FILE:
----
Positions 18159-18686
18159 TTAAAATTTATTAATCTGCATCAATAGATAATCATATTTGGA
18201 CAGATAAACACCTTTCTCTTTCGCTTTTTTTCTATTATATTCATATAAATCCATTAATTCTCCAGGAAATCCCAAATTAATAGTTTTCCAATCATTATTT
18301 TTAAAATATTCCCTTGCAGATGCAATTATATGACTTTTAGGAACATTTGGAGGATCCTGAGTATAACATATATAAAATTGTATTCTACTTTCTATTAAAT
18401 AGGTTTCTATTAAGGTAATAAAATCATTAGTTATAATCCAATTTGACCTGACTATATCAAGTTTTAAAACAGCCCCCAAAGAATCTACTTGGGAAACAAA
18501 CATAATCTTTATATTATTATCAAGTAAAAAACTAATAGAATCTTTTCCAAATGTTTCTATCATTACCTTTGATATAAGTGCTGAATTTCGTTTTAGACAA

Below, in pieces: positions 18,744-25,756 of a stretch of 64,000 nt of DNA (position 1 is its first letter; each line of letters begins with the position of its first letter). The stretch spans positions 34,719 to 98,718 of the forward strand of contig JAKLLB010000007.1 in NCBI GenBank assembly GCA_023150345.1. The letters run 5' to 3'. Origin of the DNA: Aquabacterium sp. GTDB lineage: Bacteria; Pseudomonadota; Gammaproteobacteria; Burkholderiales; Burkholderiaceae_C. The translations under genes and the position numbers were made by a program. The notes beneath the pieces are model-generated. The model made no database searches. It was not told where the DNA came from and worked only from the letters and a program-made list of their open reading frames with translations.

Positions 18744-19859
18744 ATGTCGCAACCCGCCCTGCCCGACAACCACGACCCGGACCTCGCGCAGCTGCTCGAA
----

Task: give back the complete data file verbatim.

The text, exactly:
Positions 18159-18686
18159 TTAAAATTTATTAATCTGCATCAATAGATAATCATATTTGGA
18201 CAGATAAACACCTTTCTCTTTCGCTTTTTTTCTATTATATTCATATAAATCCATTAATTCTCCAGGAAATCCCAAATTAATAGTTTTCCAATCATTATTT
18301 TTAAAATATTCCCTTGCAGATGCAATTATATGACTTTTAGGAACATTTGGAGGATCCTGAGTATAACATATATAAAATTGTATTCTACTTTCTATTAAAT
18401 AGGTTTCTATTAAGGTAATAAAATCATTAGTTATAATCCAATTTGACCTGACTATATCAAGTTTTAAAACAGCCCCCAAAGAATCTACTTGGGAAACAAA
18501 CATAATCTTTATATTATTATCAAGTAAAAAACTAATAGAATCTTTTCCAAATGTTTCTATCATTACCTTTGATATAAGTGCTGAATTTCGTTTTAGACAA

Below, in pieces: positions 18,744-25,756 of a stretch of 64,000 nt of DNA (position 1 is its first letter; each line of letters begins with the position of its first letter). The stretch spans positions 34,719 to 98,718 of the forward strand of contig JAKLLB010000007.1 in NCBI GenBank assembly GCA_023150345.1. The letters run 5' to 3'. Origin of the DNA: Aquabacterium sp. GTDB lineage: Bacteria; Pseudomonadota; Gammaproteobacteria; Burkholderiales; Burkholderiaceae_C. The translations under genes and the position numbers were made by a program. The notes beneath the pieces are model-generated. The model made no database searches. It was not told where the DNA came from and worked only from the letters and a program-made list of their open reading frames with translations.

Positions 18744-19859
18744 ATGTCGCAACCCGCCCTGCCCGACAACCACGACCCGGACCTCGCGCAGCTGCTCGAA